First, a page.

Know When to Leave 

I recently saw an outstanding interview excerpt with Jerry Seinfeld in which he confirmed he turned down one hundred million dollars to create a tenth season of “Seinfeld”. Humorously, he said (in all seriousness) he could’ve gotten more from NBC. He went on to explain that the show had run its course, and he didn’t want to risk souring such a strong, positive relationship with the audience. 

Look throughout history…very, VERY few people do what Seinfeld did. How many CEOs and managers overstay their welcome? How many business owners should get out of the kids’ way and “retire”? How many athletes tarnish their spotless reputations by trying to stay in the game when they’re older and slower? How many community leaders and volunteers don’t invest in the next generation of leaders?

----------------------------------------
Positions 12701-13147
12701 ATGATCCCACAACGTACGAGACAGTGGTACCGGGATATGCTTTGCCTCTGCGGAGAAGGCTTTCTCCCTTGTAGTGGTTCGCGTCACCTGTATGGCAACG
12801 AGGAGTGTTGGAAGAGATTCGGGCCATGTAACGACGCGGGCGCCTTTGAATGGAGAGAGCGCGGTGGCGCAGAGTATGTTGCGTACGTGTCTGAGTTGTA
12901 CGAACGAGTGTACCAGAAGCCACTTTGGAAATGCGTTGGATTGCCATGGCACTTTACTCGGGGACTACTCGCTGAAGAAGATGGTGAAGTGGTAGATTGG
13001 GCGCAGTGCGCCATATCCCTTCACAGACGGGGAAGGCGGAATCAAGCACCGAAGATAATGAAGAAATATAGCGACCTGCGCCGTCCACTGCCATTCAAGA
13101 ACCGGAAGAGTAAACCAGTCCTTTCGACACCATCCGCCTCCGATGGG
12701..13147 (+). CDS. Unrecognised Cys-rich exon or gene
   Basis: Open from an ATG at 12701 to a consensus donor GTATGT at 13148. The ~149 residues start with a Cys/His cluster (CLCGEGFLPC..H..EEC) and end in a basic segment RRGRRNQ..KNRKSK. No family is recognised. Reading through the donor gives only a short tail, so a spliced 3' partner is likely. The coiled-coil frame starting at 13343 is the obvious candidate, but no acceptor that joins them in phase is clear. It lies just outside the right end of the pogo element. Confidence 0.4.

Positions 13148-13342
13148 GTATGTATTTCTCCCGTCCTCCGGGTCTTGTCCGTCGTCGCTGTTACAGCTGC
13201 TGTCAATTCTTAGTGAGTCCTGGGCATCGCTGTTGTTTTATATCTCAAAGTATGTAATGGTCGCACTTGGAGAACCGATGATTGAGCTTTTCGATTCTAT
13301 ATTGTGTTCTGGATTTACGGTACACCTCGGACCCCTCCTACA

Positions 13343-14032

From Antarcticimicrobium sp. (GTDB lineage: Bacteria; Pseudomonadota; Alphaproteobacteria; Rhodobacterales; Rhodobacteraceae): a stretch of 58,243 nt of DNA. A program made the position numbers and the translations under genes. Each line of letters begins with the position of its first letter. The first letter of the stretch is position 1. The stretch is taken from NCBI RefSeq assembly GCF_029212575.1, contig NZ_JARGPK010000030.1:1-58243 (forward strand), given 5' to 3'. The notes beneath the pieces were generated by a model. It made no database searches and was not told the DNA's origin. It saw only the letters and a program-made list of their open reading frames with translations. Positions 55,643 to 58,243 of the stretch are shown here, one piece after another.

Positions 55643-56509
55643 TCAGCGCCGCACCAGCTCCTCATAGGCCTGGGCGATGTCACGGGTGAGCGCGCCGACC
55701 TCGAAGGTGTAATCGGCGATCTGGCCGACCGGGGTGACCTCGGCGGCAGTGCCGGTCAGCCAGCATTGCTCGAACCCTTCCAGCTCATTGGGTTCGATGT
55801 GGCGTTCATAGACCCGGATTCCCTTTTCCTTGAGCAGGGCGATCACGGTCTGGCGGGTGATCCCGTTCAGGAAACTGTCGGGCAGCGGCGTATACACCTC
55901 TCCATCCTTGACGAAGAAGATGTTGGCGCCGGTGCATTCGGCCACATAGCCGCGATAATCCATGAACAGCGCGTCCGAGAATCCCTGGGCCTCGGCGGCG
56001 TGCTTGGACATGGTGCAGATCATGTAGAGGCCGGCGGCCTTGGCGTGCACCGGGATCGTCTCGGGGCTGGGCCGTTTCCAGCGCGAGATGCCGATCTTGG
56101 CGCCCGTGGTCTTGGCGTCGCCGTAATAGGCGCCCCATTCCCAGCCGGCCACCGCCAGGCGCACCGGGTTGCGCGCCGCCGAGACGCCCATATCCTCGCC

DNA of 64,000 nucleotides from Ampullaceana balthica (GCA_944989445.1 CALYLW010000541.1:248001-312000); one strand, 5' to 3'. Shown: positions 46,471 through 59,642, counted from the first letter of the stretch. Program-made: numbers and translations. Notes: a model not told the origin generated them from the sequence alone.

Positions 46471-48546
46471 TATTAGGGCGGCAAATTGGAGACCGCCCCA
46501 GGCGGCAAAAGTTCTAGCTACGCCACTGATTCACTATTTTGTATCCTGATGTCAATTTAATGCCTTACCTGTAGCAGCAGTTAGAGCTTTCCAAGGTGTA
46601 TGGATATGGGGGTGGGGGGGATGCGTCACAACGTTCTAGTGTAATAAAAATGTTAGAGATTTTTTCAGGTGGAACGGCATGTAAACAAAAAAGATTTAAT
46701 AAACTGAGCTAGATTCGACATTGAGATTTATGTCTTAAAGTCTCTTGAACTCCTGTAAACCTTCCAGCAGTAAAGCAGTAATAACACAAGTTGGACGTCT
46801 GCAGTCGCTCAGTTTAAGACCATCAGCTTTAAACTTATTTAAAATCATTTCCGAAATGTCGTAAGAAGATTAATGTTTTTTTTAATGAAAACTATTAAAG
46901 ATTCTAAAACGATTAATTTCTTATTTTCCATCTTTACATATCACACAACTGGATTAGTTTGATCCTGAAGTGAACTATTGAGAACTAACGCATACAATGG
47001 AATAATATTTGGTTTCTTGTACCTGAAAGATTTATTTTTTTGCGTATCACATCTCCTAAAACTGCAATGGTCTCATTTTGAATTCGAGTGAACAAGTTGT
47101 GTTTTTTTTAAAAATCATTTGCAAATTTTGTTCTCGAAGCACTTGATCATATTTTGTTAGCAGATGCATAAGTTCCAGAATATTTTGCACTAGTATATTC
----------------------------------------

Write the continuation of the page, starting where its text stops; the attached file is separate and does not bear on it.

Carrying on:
I can think of only a handful of Seinfelds: Seinfeld, Roger Federer, arguably The Beatles, and a few others. 

How do you know when it’s time? My rule is simple: when you’re no longer having fun and you can’t find a way to make it fun anymore, it’s time. 

Your internal enthusiasm dies long enough before it’s externally noticeable, so when your enthusiasm tapers and can’t be recaptured, begin your exit. 

And if you’re still not sure…it’s probably time because if you’re “not sure”, you can apply the old adage: it’s either “hell yeah!” or “no”. 


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